The first time I spent considerable time figuring out answers to tough partnership questions was with my friend Naveen Selvadurai, co-founder of Foursquare. As I left the company he co-created to join him and work together again we were at a crossroads. We had been friends for so long it was frightening to think about jeopardizing our relationship to work together again. I toiled with this decision – both alone and with him. We got together one evening and decided to take the plunge. One of the things we did was seek out our friend Jerry Colonna (Naveen knew him through Reboot – the powerhouse coaching organization, and I knew him from my Union Square Ventures days). We explored our relationship, our thoughts on working together, possibly successful outcomes and failures. As with most things, we could not predict the future or where the world would take us.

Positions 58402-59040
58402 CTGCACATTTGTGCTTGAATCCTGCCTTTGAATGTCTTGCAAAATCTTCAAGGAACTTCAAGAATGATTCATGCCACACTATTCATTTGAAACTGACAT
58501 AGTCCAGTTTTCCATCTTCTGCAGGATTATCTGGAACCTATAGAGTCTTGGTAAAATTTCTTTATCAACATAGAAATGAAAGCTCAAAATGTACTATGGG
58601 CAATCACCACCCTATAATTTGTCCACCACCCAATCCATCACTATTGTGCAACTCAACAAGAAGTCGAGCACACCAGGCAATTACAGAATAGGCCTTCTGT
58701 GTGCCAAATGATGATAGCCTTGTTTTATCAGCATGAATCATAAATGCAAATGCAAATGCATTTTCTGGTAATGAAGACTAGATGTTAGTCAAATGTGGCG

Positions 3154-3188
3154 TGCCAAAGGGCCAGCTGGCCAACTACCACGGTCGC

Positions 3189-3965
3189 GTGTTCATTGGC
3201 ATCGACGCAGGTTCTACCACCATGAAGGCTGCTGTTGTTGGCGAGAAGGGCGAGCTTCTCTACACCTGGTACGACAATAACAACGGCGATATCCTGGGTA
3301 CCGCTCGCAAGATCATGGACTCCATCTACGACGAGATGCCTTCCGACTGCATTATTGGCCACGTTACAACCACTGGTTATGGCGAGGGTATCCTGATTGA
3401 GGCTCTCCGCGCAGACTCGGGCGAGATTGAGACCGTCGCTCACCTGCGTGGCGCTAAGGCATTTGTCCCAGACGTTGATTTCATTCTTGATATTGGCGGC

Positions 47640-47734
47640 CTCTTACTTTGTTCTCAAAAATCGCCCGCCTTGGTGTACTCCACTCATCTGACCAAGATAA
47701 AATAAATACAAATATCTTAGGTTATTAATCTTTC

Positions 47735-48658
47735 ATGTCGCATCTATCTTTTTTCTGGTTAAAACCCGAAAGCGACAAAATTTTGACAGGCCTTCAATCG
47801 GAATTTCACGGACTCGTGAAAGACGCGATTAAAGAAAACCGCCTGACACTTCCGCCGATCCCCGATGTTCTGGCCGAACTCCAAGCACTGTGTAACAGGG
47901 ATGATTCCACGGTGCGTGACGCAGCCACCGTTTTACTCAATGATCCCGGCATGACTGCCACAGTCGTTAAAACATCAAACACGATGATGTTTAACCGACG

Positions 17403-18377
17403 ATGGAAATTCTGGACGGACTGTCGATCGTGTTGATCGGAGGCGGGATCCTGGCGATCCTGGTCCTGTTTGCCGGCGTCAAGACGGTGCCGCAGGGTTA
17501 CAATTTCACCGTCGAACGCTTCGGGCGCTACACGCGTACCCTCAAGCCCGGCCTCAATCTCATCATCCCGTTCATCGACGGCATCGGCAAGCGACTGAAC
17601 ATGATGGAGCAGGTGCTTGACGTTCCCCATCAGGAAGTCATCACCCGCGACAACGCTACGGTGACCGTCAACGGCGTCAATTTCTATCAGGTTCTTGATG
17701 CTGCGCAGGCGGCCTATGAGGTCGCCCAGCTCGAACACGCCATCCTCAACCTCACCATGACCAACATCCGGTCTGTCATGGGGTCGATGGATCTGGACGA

What we learned about each other in that time was priceless. We had obviously worked together before at Foursquare, but not in as close proximity that would we soon be in. I knew him as a dedicated engineer, grand platform thinker, and investor. He knew me as an operations, sales, and BD guy. What we learned is that we both cared deeply about the work we do, who we surround ourselves with, and what we leave in this world. It took us a while to figure things out. It was a disjointed and messy process.
One of the best things to come out of this discovery time together was the fact that we could call each other out, in the best way possible, when and if we saw something from our exploration.
We are now calling this “tapping out” or giving people the ability to “tap” someone on the shoulder, as part of the exercise.